Ask someone to name a famous Mary, and he or she will almost certainly mention “Mary, mother of Jesus.” She is perhaps the most famous “Mary” in history, even an object of worship for some. Who was Mary, mother of Jesus?
The Root of the Name Mother Mary
“Mary was actually called Miriam, after the sister of Moses.” Why do we call her Mary? Miriam is Hebrew, while Mary is a New Testament blend of two Greek names: Mariam and Maria. Both Miriam and Mary guarded God’s chosen leaders during infancy as worldly authorities sought to have them killed.
After Pharaoh ordered that “every Hebrew boy” be “throw[n] into the Nile” (Exodus 1:22), Miriam watched over her brother where he was hidden among some reeds (Exodus 2:4) and went to fetch a nurse (their mother) for the Pharaoh’s daughter (Exodus 2:5-7).
Mary, with Joseph, protected Jesus from another jealous king, Herod the Great. One meaning for Miriam/Mary is “wished-for child” and both women certainly cared for important children whose safety was under threat from murderous authorities.
Miriam’s name “belongs to a family of words [...] which suggest ‘bitterness,’” because, as an older woman, she was bitter towards Moses. There is no hint of jealousy or bitterness in Mary, mother of Jesus: she was worshipful, faithful, and also courageous.
Prophetic Roots of Mother Mary
Christians see parallels between Mary and her namesake Miriam which, in retrospect, reveals the prophetic nature of Moses’s birth and his life. The Christian sees that God selected two young women to look after the two men in Scripture who led Israel out of slavery to Egypt and sin, respectively.
The prophecy of Isaiah 7:14 foretold that a woman, such as Mary, would emerge one day to give birth to Israel’s wished-for child; their Savior: “Therefore the Lord himself will give you a sign: The virgin will conceive and give birth to a son, and will call him Immanuel.”
Mary, the mother of Jesus, “loved God and wanted to serve Him with all her heart.” Luke recounts how Mary was told by the angel that she would become the mother of Immanuel. “‘I am the Lord’s servant,’ Mary answered. ‘May your word to me be fulfilled’” (Luke 1:38).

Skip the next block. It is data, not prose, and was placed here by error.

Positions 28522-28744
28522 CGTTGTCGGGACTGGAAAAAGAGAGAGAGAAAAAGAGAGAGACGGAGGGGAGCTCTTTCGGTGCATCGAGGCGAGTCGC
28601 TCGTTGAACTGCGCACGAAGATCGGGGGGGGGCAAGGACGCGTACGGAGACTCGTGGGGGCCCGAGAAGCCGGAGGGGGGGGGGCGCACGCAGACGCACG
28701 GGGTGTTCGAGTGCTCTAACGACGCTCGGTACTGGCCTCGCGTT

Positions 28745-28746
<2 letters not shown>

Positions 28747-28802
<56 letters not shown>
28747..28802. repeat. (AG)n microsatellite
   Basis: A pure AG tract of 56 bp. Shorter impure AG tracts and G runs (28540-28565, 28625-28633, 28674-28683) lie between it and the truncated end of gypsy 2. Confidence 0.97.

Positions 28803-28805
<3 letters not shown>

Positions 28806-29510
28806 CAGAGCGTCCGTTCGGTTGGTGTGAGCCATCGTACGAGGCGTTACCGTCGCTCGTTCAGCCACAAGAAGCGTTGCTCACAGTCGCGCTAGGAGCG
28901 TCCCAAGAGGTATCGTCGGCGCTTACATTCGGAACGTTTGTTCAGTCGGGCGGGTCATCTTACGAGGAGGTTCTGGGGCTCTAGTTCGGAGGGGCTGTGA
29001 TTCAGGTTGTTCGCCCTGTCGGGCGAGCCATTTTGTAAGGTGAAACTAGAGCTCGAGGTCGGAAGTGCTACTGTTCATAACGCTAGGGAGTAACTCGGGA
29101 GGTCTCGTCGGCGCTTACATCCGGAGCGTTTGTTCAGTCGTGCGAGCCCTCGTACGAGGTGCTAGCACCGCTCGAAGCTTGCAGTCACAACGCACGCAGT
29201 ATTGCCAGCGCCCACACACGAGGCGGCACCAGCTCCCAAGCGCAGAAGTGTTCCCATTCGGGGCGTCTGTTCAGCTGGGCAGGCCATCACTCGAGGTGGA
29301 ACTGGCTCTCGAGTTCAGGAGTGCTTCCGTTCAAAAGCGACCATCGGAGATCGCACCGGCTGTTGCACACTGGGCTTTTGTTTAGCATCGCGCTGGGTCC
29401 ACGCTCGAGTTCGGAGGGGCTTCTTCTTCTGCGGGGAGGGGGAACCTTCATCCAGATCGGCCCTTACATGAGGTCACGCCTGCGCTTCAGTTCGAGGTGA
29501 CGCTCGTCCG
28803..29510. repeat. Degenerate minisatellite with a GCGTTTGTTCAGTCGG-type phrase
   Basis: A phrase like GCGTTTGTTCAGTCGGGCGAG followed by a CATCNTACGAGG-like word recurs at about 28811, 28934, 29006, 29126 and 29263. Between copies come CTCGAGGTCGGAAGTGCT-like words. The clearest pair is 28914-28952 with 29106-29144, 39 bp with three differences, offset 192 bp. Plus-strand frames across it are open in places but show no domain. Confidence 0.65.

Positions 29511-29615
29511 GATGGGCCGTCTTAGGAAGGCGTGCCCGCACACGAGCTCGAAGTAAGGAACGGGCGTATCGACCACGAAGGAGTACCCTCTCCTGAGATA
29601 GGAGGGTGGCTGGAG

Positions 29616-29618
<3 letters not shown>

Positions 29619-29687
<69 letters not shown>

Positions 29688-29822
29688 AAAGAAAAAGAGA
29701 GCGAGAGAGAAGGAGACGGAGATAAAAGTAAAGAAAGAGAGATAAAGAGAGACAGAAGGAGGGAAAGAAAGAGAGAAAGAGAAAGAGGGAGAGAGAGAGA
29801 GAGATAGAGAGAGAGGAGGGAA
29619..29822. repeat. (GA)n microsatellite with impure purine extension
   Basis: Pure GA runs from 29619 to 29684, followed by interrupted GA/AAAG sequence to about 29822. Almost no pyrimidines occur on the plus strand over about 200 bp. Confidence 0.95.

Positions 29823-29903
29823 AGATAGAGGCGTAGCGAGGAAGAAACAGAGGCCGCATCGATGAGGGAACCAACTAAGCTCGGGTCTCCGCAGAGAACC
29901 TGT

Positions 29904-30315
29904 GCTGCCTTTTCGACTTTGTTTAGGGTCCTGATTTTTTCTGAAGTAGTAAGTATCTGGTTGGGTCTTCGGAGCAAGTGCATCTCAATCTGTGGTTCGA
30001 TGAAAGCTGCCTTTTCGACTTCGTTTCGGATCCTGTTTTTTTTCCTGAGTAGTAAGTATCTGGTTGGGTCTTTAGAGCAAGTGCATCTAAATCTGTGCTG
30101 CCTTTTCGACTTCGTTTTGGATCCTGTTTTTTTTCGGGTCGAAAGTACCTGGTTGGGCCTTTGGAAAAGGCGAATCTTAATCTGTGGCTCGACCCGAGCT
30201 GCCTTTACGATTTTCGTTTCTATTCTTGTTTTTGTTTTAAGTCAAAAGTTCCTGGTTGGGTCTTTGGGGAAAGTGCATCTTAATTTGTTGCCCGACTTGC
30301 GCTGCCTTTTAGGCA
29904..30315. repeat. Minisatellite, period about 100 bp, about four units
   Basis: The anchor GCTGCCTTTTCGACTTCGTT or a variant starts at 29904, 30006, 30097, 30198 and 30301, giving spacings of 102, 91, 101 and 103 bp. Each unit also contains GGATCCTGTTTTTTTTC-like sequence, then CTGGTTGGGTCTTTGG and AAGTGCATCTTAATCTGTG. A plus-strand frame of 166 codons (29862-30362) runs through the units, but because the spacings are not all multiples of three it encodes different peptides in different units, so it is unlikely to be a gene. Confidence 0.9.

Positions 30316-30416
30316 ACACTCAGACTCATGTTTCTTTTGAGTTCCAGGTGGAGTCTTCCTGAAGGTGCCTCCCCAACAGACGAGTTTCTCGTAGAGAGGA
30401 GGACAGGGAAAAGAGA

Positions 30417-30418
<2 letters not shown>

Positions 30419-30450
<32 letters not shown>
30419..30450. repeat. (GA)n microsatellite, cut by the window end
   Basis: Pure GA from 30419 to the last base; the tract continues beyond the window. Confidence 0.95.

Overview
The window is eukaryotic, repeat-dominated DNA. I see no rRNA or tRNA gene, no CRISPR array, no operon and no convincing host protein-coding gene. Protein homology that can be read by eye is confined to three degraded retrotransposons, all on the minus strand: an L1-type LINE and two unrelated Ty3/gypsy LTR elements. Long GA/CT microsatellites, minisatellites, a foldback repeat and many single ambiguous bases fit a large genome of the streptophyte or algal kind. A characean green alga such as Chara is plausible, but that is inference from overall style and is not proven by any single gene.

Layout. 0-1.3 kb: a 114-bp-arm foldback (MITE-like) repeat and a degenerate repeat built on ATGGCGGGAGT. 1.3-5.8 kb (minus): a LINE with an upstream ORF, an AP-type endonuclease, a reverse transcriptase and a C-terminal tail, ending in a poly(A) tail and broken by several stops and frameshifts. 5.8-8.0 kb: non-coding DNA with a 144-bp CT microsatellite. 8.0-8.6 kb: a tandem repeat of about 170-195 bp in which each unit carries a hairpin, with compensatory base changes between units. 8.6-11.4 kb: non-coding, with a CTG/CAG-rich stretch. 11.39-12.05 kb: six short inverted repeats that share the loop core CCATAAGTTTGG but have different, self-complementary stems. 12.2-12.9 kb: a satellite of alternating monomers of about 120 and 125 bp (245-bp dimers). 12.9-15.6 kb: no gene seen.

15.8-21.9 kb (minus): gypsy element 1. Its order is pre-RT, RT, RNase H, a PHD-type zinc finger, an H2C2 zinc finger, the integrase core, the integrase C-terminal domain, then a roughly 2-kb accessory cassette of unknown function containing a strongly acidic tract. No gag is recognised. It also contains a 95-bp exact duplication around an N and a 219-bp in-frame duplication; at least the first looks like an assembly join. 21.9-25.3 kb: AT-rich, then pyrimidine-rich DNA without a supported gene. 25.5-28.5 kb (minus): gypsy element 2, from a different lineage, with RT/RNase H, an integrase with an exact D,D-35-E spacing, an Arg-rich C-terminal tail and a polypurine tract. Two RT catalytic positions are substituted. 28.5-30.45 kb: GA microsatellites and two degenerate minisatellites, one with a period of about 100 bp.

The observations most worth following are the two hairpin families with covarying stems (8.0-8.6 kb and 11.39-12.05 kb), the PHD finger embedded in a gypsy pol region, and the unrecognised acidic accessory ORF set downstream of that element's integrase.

Where Was Mother Mary From?
Jesus’ mother was probably “born in Nazareth […] during the reign of Herod the Great.” That reign lasted from 37-4 BC. She “spoke Aramaic, with a Galilean accent (Matthew 26:73)” and also “had contact with a multilingual world” where soldiers spoke Latin, Greek was the language of business and education, and Hebrew was the language of Jewish religious life.
She was part of the peasantry, which included skilled tradespeople, but which faced “a triple tax burden: to Rome, to Herod the Great and to the temple.” Typical family homes consisted of “three or four houses of one or two rooms each [...] built around an open courtyard, in which relatives shared an oven, a cistern and a millstone for grinding grain, and where domestic animals also lived.” Mary would have spent most of her time doing household work including strenuous physical chores.
Mother Mary and Life with a Family
Mary would have been married as early as 13 “in order to maximize childbearing and to guarantee virginity.” Mary lived with Joseph, Jesus, and also “James and Joseph and Judas and Simon” plus sisters who were not named in the Bible (Mark 6:3).
She was a tough woman “capable of walking the hill country of Judea while pregnant, of giving birth in a stable, of making a four or five-day journey on foot to Jerusalem once a year or so,” of sleeping outside “and of engaging in daily hard labor at home.” She was probably illiterate since women rarely learned to read and write during this time, a period in which oral transmission of information was typical.
She was taught to expect the promised Messiah. “As a Jew, she had been learning about biblical prophecy her entire life.” She became “part of the fulfillment of God’s ultimate plan” when the angel declared, “You will conceive and give birth to a son, and you are to call him Jesus. He will be [...] Son of the Most High” and “will reign over Jacob’s descendants forever” (Luke 1:31-33).